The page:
Beyond 16 Days: Answering the Call To End Gender-Based Violence

This year during the annual "16 Days of Activism Against Gender Violence" campaign, we've been highlighting various aspects of gender-based violence on DipNote -- from the economic, health, and legal costs to the potential for increased susceptibility to HIV and sexually-transmitted diseases. But at its core, the 16 Days campaign is about the actions individuals, communities, and nations must take to eliminate gender-based violence. As this year's campaign draws to a close, we wanted to share what we've heard from our colleagues at embassies around the world on how the communities in which they are located are addressing this issue -- from ribbon campaigns to art exhibits to volunteer efforts to raising awareness with young men and boys.

In Rwanda, the embassy organized a panel discussion with young people, including men and boys, about the different aspects of gender-based violence. Their discussion was recorded and edited into a podcast for distribution to local community radio stations across the country. Similarly, women in Fiji used community radio as a platform to discuss domestic violence, child abuse, and child labor, while community leaders in The Bahamas and Ethiopia hosted forums to discuss strategies for working with men and boys and with religious leadership to call for change.

Sometimes discussing difficult topics requires creative approaches. In Lithuania, our embassy hosted a photo exhibit of well-known Lithuanian women transformed to look as if they were affected by domestic violence. In Australia, the "Be the Hero!" project, an innovative, web-based violence prevention program, is encouraging young men to build respectful relationships with women by demonstrating that anyone can be a hero by choosing to live a life free of violence.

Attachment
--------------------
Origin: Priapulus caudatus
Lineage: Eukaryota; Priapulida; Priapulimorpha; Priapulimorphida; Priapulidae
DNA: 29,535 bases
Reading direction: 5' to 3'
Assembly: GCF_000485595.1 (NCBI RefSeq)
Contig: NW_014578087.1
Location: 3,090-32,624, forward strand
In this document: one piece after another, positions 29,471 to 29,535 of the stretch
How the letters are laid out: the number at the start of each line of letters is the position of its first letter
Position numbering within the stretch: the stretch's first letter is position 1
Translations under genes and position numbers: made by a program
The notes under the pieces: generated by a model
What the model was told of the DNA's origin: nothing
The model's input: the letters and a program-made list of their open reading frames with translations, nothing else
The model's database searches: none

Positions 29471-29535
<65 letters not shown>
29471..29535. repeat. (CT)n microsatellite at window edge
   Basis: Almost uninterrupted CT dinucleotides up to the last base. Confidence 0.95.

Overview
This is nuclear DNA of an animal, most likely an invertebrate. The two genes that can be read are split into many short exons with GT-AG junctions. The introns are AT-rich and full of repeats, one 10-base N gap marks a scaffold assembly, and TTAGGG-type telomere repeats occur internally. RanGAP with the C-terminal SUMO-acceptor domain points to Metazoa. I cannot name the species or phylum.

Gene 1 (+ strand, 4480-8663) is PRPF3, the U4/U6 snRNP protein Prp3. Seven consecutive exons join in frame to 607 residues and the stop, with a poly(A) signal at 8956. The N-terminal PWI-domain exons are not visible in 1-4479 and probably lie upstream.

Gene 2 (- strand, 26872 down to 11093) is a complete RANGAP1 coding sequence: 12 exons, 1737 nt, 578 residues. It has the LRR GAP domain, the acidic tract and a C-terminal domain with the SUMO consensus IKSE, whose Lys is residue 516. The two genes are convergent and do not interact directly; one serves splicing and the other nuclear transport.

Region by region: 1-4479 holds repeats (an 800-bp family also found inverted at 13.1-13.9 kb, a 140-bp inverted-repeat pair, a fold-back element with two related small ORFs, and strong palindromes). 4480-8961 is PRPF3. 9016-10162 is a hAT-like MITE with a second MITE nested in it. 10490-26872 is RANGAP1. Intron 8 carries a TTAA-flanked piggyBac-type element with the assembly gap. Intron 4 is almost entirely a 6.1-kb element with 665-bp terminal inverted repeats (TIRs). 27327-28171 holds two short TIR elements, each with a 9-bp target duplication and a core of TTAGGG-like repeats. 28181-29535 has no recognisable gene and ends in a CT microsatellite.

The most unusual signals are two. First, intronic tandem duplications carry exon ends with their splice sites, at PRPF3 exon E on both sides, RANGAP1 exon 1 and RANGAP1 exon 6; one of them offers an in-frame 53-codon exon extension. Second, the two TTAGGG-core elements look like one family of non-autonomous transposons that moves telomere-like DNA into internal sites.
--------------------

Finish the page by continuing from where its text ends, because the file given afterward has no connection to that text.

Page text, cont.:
We've also heard from individuals around the world who included an action with their discussion. In Afghanistan, many women and men wore a purple ribbon as a sign of solidarity. In Nepal, at six American Corners located across the country, individuals signed pledges to end violence. Meanwhile, high-profile Mozambicans publicly signed their names in commitment to eliminate all forms of violence against women and girls in their communities.

Here in Washington, the Secretary's Office of Global Women's Issues organized a panel discussion exploring the health, economic, and social impacts of violence against women. The panel was moderated by Ambassador-at-Large for Global Women's Issues Melanne Verveer. We also partnered with the Women of the World Foundation, a movement started by Newsweek and Daily Beast to advance women and girls through stories and solutions, to create an online calendar highlighting specific events around the 16 Days campaign as well as the work of different organizations and the private sector to address and prevent violence against women.

Today, International Human Rights Day, marks the end of this year's 16 Days campaign, but violence against women and girls -- as well as against men and boys -- occurs every day of the year. We hope that you, too, will be inspired to take the call for activism beyond these 16 days. In the words of Secretary Clinton, "...Let us use the 16 Days to renew once again our commitment to end the abuse that traps so many women and girls around the world. Let us call out the culture of impunity that perpetuates this cycle of violence. And let us work together, in partnership, to make all forms of violence a thing of the past."

Woman Joins Vigil To Protest Violence Against Women
December 11, 2011


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